Who Knew The Dictionary Could Be Savage As Hell
Never pick fight with people who know how to use words. They’ll cut you deeper than the sharpest knives!
Particularly, don’t pick fights on Twitter with the very people who define words. This was lesson hard-learned by Gabriel Roth, the senior editor of Slate, who decided to talk some smack about Merriam Webster after they tweeted it was okay for the word “mad” to be used in place of the word “angry.”
Roth decided that wasn’t enough though and doubled down on his verbal critiques of the dictionary:
That’s when Merriam Webster replied and presumably sent Roth straight to the nearest burn ward:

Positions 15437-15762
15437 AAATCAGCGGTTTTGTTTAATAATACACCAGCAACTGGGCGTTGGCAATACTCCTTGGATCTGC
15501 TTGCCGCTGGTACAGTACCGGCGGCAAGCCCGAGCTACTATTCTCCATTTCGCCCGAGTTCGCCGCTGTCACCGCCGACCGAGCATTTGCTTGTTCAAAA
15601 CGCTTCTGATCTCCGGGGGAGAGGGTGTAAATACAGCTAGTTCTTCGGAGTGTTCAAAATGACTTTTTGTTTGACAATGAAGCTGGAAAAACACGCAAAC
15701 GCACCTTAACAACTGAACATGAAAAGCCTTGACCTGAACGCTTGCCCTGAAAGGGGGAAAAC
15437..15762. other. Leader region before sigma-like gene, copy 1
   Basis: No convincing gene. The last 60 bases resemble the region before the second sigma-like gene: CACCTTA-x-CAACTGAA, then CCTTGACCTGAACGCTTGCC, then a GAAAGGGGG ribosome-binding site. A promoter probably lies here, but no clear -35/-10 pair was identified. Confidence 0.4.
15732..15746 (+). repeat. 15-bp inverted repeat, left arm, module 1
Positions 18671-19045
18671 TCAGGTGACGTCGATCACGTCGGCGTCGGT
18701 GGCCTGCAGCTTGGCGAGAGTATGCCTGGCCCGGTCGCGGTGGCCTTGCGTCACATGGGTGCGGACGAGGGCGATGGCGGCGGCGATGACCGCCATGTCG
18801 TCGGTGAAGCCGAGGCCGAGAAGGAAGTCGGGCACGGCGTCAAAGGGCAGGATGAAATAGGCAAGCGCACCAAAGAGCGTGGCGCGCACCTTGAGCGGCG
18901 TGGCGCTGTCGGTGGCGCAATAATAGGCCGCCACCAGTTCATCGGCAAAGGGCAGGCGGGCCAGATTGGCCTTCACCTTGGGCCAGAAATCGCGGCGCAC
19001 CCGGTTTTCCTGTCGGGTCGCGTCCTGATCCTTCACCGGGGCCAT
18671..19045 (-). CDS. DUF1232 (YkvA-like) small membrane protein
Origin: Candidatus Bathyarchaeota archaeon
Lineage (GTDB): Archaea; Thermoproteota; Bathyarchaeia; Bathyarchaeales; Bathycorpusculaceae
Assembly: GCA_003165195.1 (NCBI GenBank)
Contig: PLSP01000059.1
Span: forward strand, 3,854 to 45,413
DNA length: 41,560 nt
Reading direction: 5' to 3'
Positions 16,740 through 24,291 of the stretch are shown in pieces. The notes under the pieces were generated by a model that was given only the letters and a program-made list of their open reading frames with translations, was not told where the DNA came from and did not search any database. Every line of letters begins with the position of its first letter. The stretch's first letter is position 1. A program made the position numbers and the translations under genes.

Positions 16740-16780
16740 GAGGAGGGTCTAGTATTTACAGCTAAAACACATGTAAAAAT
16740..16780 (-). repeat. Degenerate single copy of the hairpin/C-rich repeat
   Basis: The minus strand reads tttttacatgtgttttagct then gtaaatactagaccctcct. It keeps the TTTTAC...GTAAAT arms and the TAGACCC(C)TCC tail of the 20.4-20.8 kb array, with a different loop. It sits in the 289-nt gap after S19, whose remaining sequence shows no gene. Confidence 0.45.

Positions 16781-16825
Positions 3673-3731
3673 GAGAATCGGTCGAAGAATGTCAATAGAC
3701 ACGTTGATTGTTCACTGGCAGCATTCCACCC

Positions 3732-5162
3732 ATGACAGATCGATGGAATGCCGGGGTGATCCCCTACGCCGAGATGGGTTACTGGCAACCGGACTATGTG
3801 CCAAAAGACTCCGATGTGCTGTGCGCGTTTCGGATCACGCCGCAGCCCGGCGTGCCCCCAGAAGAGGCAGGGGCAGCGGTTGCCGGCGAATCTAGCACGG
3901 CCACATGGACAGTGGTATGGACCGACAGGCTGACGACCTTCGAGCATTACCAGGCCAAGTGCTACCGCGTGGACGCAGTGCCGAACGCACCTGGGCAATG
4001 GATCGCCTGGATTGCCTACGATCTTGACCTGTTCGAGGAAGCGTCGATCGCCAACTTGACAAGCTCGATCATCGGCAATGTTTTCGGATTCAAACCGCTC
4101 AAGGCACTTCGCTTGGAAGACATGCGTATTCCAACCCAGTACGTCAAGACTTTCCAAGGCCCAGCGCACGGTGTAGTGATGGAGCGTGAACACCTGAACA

The editor at large of Merriam Webster, Peter Sokolowski, spoke with BuzzFeed News and said the “banter was done in the spirit of good fun.” He also added that Roth’s critique was not uncommon, saying that “it was something Merriam-Webster has heard many times before.” He spoke about the fluidity of language and how Roth’s critique and those like it are not necessarily the way language actually functions:
“Dictionaries record those changes, and ‘mad’ used to mean ‘angry’ — the post to which [Roth] was responding to — is a good example of such a change. Gabriel Roth’s assertion that we are somehow pandering about language rules in order to be the ‘popular’ parent or authority figure is one that we have heard many times, but meanings of words aren’t created by dictionary-makers, they are used by many people in many places, and we then derive definitions from evidence of actual usage.”
In other words, mad can be used in place of angry. Deal with it.
Are you guys mad? Let us know what you think in the comments down below or on Twitter @WhatsTrending!